Abstract interpretation is a technique for developing static analyses. Yet, proving abstract interpreters sound is challenging for interesting analyses, because of the high proof complexity and proof effort. To reduce complexity and effort, we propose a framework for abstract interpreters that makes their soundness proof compositional. Key to our approach is to capture the similarities between concrete and abstract interpreters in a single shared interpreter, parameterized over an arrow-based interface. In our framework, a soundness proof is reduced to proving reusable soundness lemmas over the concrete and abstract instances of this interface; the soundness of the overall interpreters follows from a generic theorem. To further reduce proof effort, we explore the relationship between soundness and parametricity. Parametricity not only provides us with useful guidelines for how to design non-leaky interfaces for shared interpreters, but also provides us soundness of shared pure functions as free theorems. We implemented our framework in Haskell and developed a k-CFA analysis for PCF and a tree-shape analysis for Stratego. We were able to prove both analyses sound compositionally with manageable complexity and effort, compared to a conventional soundness proof.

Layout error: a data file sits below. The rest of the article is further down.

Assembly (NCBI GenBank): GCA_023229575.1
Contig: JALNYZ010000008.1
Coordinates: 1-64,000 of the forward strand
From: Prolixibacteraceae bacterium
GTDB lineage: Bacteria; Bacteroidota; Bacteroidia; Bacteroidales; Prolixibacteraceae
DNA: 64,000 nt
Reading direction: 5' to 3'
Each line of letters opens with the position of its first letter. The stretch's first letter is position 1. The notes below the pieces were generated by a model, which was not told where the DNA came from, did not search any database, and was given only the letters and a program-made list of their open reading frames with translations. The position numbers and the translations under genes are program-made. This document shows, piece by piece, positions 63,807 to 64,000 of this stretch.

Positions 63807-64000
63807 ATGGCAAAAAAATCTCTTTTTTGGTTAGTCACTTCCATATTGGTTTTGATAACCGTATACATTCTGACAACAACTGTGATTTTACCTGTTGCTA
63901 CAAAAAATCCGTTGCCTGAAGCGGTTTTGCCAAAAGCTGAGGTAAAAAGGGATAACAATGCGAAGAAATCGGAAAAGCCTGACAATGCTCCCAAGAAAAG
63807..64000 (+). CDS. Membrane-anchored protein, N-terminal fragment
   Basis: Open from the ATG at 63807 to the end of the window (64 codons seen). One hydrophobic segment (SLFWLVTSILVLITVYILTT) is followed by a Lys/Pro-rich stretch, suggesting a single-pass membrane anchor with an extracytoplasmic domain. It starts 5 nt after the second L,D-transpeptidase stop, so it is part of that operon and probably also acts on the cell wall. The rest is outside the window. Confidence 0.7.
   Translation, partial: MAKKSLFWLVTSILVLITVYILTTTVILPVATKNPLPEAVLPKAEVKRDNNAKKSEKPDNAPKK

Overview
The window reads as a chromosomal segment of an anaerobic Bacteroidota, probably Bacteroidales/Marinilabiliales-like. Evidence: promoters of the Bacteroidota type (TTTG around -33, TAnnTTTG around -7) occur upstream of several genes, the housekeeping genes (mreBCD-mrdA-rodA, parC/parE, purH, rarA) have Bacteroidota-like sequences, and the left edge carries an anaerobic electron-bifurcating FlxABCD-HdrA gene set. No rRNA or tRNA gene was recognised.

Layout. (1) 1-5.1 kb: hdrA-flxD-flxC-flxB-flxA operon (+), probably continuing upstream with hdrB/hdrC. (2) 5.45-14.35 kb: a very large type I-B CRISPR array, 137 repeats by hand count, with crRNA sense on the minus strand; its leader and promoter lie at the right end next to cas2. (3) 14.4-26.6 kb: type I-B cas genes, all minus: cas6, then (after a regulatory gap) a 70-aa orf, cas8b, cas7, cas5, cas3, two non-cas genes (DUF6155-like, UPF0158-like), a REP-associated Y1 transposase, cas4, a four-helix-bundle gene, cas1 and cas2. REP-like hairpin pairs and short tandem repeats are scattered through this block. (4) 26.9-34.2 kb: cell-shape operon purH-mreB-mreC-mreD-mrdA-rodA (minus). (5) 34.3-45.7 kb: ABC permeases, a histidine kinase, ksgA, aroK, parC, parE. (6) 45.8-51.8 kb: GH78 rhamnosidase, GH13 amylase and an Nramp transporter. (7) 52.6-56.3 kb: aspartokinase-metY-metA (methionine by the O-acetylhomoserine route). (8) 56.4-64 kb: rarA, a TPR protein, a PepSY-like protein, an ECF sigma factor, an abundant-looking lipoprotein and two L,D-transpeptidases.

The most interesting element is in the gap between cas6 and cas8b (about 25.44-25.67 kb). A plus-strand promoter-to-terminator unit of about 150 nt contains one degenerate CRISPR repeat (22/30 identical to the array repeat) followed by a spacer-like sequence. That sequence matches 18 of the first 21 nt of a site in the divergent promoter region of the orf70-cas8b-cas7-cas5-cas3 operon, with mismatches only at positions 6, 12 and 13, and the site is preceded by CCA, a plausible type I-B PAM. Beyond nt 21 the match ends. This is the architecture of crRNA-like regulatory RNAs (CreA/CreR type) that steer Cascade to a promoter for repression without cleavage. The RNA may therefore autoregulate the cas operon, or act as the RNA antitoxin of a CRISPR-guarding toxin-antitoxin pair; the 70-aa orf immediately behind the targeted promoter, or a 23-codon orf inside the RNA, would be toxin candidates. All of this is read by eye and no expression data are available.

- Abstract Interpretation
- Static Analysis
Keidel, S., Poulsen, C., & Erdweg, S. (2018). Compositional soundness proofs of abstract interpreters. In Proceedings of the ACM on Programming Languages (ICFP ed., Vol. 2).  Association for Computing Machinery (ACM). https://doi.org/10.1145/3236767